Most of us hesitate to share our deepest, most inspired career desires out loud.
It makes sense. Sharing what we want is risky.
We risk failure: “What if I tell someone I want to be X, and then it never works out? I’ll feel like a total flop.”
We risk rejection: “What if I say it out loud and people laugh, or tell me it’s not possible or that I’m not good enough?”
We risk our identity: “Everyone knows me as X. So I’d better be 100% sure of what I want before I start telling people about it.”
We risk our time and energy: “Once I say it out loud, it would sure take a lot of work to follow through and make it happen…”
But for all this risk, the bigger risk is NOT sharing our dreams. Because only once you share a dream out loud can the universe start conspiring to help you achieve it.
Sometimes I think back to past interviews… and all I can do is put my head in my hands and shake it back and forth while I wish the embarrassing memory away. Can you relate?
One memory in particular makes me cringe every time I play it back.
Nailing the interview starts to feel a whole lot less scary once you're exceptionally prepared. And that means being prepared to tackle each of these most-common interview questions with the NSC interview response formula:
- Tell me about yourself.
- Why are you interested in working for us?
- Why are you looking for a new job / why do you want to leave your current organization?
- What are your strengths?
Tribe: On Homecoming & Belonging by American journalist, author and filmmaker Sebastian Junger is rich with story and fact, and I highly recommend reading it in full (~150 pages). In this brief summary, I share the main points that continue to stick with me, and how lessons from Tribe apply to today’s job seekers.
Every day I see job seekers with LinkedIn headlines or even resume summaries that start out like this:
In between jobs…
In fact, almost 1 million LinkedIn members are using these headlines to try and land their next gig right now.
But this approach is a huge mistake for two very important reasons:
The job search often feels like a black box -- you have no idea which inputs actually get noticed and make a difference in getting you that job offer.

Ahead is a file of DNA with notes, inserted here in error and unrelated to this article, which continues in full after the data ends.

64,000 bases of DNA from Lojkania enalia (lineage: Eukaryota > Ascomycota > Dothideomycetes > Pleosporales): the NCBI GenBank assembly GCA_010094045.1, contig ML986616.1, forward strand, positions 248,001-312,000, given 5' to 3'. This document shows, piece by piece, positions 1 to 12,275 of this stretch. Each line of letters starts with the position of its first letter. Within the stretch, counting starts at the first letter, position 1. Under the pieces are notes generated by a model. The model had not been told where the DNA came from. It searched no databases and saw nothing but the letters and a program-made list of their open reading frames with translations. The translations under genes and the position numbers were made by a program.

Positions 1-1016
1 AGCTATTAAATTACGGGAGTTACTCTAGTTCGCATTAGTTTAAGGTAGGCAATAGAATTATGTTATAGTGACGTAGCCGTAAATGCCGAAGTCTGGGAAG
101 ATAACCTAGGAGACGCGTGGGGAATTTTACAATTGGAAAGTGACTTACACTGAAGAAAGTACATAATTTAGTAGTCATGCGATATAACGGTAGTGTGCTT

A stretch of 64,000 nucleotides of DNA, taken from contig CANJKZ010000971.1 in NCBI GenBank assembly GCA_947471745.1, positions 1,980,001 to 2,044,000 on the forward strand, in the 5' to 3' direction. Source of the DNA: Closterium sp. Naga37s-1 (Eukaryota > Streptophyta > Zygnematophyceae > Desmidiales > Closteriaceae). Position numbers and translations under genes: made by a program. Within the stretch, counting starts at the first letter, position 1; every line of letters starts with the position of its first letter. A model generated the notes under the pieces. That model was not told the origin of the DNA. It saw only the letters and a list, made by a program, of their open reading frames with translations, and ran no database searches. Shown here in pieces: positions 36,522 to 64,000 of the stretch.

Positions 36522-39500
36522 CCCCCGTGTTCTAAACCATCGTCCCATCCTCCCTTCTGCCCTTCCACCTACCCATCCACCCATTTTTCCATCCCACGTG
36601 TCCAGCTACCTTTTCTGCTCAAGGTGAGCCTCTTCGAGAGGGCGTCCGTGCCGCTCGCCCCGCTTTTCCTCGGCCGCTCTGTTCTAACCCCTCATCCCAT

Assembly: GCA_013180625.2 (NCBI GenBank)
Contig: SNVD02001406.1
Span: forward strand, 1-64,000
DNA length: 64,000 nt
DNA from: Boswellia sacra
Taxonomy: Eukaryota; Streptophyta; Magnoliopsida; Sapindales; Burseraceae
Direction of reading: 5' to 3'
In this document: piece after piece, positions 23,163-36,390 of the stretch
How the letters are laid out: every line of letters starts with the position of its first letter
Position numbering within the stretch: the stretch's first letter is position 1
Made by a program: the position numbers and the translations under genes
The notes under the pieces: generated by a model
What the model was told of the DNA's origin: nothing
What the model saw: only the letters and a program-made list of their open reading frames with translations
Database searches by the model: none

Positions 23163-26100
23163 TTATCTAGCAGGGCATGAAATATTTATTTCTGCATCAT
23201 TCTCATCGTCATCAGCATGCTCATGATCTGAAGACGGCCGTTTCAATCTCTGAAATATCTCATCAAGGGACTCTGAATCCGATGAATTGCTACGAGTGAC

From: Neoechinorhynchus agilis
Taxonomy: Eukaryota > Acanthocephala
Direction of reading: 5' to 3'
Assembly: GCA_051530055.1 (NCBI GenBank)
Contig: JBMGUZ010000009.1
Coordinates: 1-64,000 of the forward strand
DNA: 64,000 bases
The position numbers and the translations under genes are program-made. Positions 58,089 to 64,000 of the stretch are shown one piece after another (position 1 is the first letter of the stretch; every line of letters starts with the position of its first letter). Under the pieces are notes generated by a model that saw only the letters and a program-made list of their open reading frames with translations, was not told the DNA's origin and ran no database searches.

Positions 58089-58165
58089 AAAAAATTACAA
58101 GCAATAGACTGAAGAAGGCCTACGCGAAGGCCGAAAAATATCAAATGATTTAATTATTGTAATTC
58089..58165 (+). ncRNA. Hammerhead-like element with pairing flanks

But while the complex process of applying, networking and interviewing for jobs does require a strategic approach, I'm happy to share my four favorite phrases that quickly cut through the noise and dramatically improve my clients’ job search results.
In this article I share the four phrases -- and more importantly, the mindsets beneath them -- that drive not only job search success, but career success.
Most people don’t know what exactly they want to do with their careers. Even among leaders at Harvard Business School, fewer than 20% report having a strong sense of their career purpose.
Yet the perspective I consistently hear from job seekers (and that I have been pressured to feel in my own career) is that we are all born with one innate career purpose. And that if we just look hard enough or in the right places, we will find it. And that once we find it, we will be happy in our careers for all eternity.
This is quite simply the worst career advice out there. It’s not reflected in the numbers. It’s certainly not empowering to the 80% of us who don’t have that one career goal in mind. And most importantly, it’s not grounded in the reality that we are constantly changing people in a constantly changing world.
A metaphor I like to use for all the “innate purpose” and “follow your passion” advice is Michelangelo’s David.
The goal of my work is to get people inspired to dream big about their careers, and to help them follow the step-by-step path to landing their dream job.
But I must confess that the biggest mind-shift most of my clients experience while working with me or participating in my Land Your Dream Job course is this:
We achieve happiness in our careers not when we ‘get it all’, but rather when we recognize what’s most important to us, and optimize for that.
Every day I speak with professionals eager to find happiness at work. And I ask everyone the same first question: “What does happiness at work mean to you; what does it look like?”
If you’re like most people, your response goes something like this:
To stay or not to stay. Is that the question?
Oftentimes professionals fall into the trap of viewing finding a new job as an all-or-nothing decision: “Either I stick with the status quo, or I try for something better. What to do?”
Sadly, framing the question in this way leads to indecision that can drag on months or even years, because we’re searching for perfect clarity (or waiting for a perfect gig to fall in our lap) before we take action.
But you can’t think or wait your way out of career indecision. It just doesn’t work. It takes more action -- and less thinking -- to either land that next job or come to a place of peace in your current one.
What you should be asking yourself is, “What small action could I take today to move my career in the right direction?”
It’s the end of the year, which means most of us are focused on getting out of the office -- and getting into our comfiest pajamas to celebrate the holidays with family and friends.
But before you turn off your office lights and drive home to the tune of Bing Crosby’s ‘Happy Holidays’ (I can hear him crooning now...), here are 3 questions I recommend asking yourself to make sure you close out the year strong and set yourself up to hit the ground running next year.